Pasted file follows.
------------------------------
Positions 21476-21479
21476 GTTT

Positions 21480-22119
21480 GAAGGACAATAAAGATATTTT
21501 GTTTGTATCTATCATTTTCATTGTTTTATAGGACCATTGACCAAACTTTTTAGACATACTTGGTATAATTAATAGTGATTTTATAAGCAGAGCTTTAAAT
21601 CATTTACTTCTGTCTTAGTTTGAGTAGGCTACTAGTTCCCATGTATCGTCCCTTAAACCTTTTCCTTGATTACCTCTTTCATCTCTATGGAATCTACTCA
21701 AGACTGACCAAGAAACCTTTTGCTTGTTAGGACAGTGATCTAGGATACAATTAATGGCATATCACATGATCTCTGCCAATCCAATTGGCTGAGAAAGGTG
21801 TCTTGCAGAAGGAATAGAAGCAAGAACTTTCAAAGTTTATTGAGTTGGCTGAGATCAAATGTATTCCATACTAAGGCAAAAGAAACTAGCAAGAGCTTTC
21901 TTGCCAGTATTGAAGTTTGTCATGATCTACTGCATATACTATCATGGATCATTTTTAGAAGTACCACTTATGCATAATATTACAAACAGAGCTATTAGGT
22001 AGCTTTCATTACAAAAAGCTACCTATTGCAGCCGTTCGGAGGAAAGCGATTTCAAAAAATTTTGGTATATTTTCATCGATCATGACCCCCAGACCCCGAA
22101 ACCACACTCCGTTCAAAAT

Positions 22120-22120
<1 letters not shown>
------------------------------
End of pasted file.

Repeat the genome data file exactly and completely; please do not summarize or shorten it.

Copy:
Positions 21476-21479
21476 GTTT

Positions 21480-22119
21480 GAAGGACAATAAAGATATTTT
21501 GTTTGTATCTATCATTTTCATTGTTTTATAGGACCATTGACCAAACTTTTTAGACATACTTGGTATAATTAATAGTGATTTTATAAGCAGAGCTTTAAAT
21601 CATTTACTTCTGTCTTAGTTTGAGTAGGCTACTAGTTCCCATGTATCGTCCCTTAAACCTTTTCCTTGATTACCTCTTTCATCTCTATGGAATCTACTCA
21701 AGACTGACCAAGAAACCTTTTGCTTGTTAGGACAGTGATCTAGGATACAATTAATGGCATATCACATGATCTCTGCCAATCCAATTGGCTGAGAAAGGTG
21801 TCTTGCAGAAGGAATAGAAGCAAGAACTTTCAAAGTTTATTGAGTTGGCTGAGATCAAATGTATTCCATACTAAGGCAAAAGAAACTAGCAAGAGCTTTC
21901 TTGCCAGTATTGAAGTTTGTCATGATCTACTGCATATACTATCATGGATCATTTTTAGAAGTACCACTTATGCATAATATTACAAACAGAGCTATTAGGT
22001 AGCTTTCATTACAAAAAGCTACCTATTGCAGCCGTTCGGAGGAAAGCGATTTCAAAAAATTTTGGTATATTTTCATCGATCATGACCCCCAGACCCCGAA
22101 ACCACACTCCGTTCAAAAT

Positions 22120-22120
<1 letters not shown>